For example, if you want to query data from the accounts table and sort it in the descending order for the records having NULL in the last, you can use the following query:

SELECT Name
FROM Account
ORDER BY Name DESC NULLS LAST

Few factors that affect the result obtained through ORDER BY are:- 

  • It is case-sensitive.
  • We can sort multiple columns by listing more than one fieldexpression clause.
  • Sort order is determined by the current user locale. For example, for English locales, it uses sorting mechanisms based on the UTF-8 values of character data, and for Asian locales, it uses a linguistic sorting mechanism based on ISO 14651 & Unicode 3.5 standards.

This is how you can use the Order By clause in Salesforce SQL (SOQL).

Group By in SOQL

Group By as the name suggests is an SQL query to avoid iterating through individual query results. In short, you specify a group of records despite processing multiple records.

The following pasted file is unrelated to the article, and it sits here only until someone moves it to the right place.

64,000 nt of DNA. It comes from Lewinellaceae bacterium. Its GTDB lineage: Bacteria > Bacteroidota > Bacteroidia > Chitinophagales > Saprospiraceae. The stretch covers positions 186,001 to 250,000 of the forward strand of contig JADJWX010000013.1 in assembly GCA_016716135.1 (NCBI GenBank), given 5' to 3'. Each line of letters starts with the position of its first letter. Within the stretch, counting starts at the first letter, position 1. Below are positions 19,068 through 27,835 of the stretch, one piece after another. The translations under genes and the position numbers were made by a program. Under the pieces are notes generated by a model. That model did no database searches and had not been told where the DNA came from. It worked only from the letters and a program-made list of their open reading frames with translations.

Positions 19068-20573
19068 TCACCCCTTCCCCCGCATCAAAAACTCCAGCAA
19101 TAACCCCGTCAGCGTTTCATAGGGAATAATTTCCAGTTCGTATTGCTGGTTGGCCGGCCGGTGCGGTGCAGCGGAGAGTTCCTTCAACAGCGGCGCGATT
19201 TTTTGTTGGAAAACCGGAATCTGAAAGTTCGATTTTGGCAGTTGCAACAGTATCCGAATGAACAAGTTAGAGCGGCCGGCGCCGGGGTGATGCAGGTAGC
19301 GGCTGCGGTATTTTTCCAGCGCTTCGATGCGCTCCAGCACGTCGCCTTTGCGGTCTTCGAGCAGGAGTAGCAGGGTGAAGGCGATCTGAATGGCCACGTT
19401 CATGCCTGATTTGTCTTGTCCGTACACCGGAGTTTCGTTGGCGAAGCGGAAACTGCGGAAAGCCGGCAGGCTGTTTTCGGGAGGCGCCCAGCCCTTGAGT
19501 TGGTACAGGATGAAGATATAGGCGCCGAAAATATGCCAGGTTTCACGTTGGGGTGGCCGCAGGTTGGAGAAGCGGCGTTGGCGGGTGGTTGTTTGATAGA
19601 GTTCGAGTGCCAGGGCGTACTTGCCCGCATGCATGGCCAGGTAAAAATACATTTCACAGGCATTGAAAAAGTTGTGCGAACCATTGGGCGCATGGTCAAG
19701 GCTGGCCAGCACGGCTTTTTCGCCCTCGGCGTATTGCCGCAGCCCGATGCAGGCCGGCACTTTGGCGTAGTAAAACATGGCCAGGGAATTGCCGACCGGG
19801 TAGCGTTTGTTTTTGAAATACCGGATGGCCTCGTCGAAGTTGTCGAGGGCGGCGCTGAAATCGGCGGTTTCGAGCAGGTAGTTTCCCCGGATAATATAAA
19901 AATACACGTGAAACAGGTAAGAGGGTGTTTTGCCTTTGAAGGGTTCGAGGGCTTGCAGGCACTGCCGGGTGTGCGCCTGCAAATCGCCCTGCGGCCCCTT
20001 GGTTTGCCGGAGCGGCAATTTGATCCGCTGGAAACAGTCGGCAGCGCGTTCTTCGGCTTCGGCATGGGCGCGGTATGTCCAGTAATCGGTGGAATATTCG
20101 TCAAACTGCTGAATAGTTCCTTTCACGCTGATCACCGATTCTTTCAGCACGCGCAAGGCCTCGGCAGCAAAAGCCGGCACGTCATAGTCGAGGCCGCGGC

You can use the Group By clause using the following syntax:

[GROUP BY fieldGroupByList]

For example, if you want to count the number of leads related to each type of lead source, you can do this by using the Group By clause while querying data from the lead table as follows:

SELECT LeadSource, COUNT(Name)
FROM Lead
GROUP BY LeadSource

This is how you can use the Group By clause in Salesforce SQL (SOQL).

Having in SOQL 

It is used to filter out results/records of an aggregate function based on a particular field. You can use the Having clause using the following syntax:

[HAVING havingConditionExpression]

For example, if you to filter out records having an Id count of more than one or filter out duplicate records from the contact table, you can use the Having clause as follows:

SELECT Name, Count(Id)
FROM Account
GROUP BY Name
HAVING Count(Id) > 1